Vélez-Agosto et al. (2017) study the benefits of a second language among children. The model is essential in the present study as it evaluates child development from the context of the relationship with the environment. It looks into the complex layers of the environment and states that each has a unique impact on child development. The model focuses on a child’s biology and the interaction between the societal landscape, the environment, and biology. Based on the model, a child’s language status improves their proficiency in reading and writing.

The Zone of Proximal Development that is abbreviated as ZPD has also been found to be an essential concept in child development as suggested by Thomas and McInnes (2018). The model introduces the role that is played by early education practitioners in the development of language. Instructors have the responsibility to determine the level of language attainment and come up with appropriate measures to help children develop proficiency in reading and writing. The concept is based on the assertion that early experiences are valuable as they impact on reading and writing achievement later in life.

Thomas and McInnes (2018) delved into the iceberg theory that was introduced by Cummins in 1981. The model uses an iceberg as a metaphor to explain basic interpersonal communicative skills (BICS) and language development. The principles of the model assert that children that are introduced to a second language following their first language are more likely to be proficient in the second language in reading and writing. Therefore, it is essential for the skills of the first language to be developed and maintained to attain bilingualism and promote the acquisition of the second language. The assertions presented by the critical theories in the topic can be confirmed by the findings brought forward by Conboy and Kuhl (2011) that prove that immense benefits are enjoyed in learning a second language that leads to improved fluency in reading and writing.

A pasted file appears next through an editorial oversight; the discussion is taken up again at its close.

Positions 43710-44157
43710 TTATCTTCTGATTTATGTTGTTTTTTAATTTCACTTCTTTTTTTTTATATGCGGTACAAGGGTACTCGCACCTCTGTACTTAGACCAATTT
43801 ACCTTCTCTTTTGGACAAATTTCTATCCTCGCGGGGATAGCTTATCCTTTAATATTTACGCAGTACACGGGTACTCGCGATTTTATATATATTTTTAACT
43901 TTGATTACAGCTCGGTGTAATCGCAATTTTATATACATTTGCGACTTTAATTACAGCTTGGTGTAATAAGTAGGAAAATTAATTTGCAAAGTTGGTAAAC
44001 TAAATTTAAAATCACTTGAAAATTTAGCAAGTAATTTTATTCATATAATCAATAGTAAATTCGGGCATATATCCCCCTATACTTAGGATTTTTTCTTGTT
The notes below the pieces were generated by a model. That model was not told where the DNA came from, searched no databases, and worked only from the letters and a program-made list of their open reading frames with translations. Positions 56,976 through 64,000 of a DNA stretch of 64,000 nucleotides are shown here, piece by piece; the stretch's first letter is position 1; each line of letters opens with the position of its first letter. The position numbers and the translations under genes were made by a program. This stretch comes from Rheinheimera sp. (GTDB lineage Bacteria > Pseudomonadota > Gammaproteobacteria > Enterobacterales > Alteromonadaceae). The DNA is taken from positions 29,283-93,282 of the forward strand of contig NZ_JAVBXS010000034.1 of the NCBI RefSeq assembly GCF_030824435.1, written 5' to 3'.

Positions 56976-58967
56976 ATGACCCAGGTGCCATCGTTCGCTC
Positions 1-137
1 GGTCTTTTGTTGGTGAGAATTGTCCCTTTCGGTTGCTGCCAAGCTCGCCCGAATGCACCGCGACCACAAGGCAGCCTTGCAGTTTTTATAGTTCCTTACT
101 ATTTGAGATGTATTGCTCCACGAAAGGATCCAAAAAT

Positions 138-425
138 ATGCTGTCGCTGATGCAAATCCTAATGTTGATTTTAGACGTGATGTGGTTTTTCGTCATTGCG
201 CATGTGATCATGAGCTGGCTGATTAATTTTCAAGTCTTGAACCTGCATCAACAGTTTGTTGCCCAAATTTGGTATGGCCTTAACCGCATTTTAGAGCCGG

Current Study

The current study focuses on the benefits that are associated with bilingualism and multilingualism among children. It takes a contemporary view of the topic and goes against the historical findings that have pointed out that acquiring additional languages has a negative impact on fluency in writing and reading. The theories and studies evaluated in the research show the benefits that bilingual and multilingual children gain which has been found to have positive impacts on their learning. The study is relevant as linguistic diversity has increased over the years in schools prompting instructors to support students in reaping the benefits of being proficient in different languages. The findings of the study can be used to come up with approaches that can be used to introduce additional languages among children developing their fluency in reading and writing.

The study offers valuable lessons to stakeholders in early childhood studies by informing them on how learners can profit from bilingualism in the light of increased diversity in the population. The findings can also be used in the introduction and learning of additional languages and coming up with ways to retain proficiency in the first language. The study is designed to get actual data from the participants of the research and help to prove the hypothesis that bilingual students perform better than monolinguals in regards to the first and additional languages.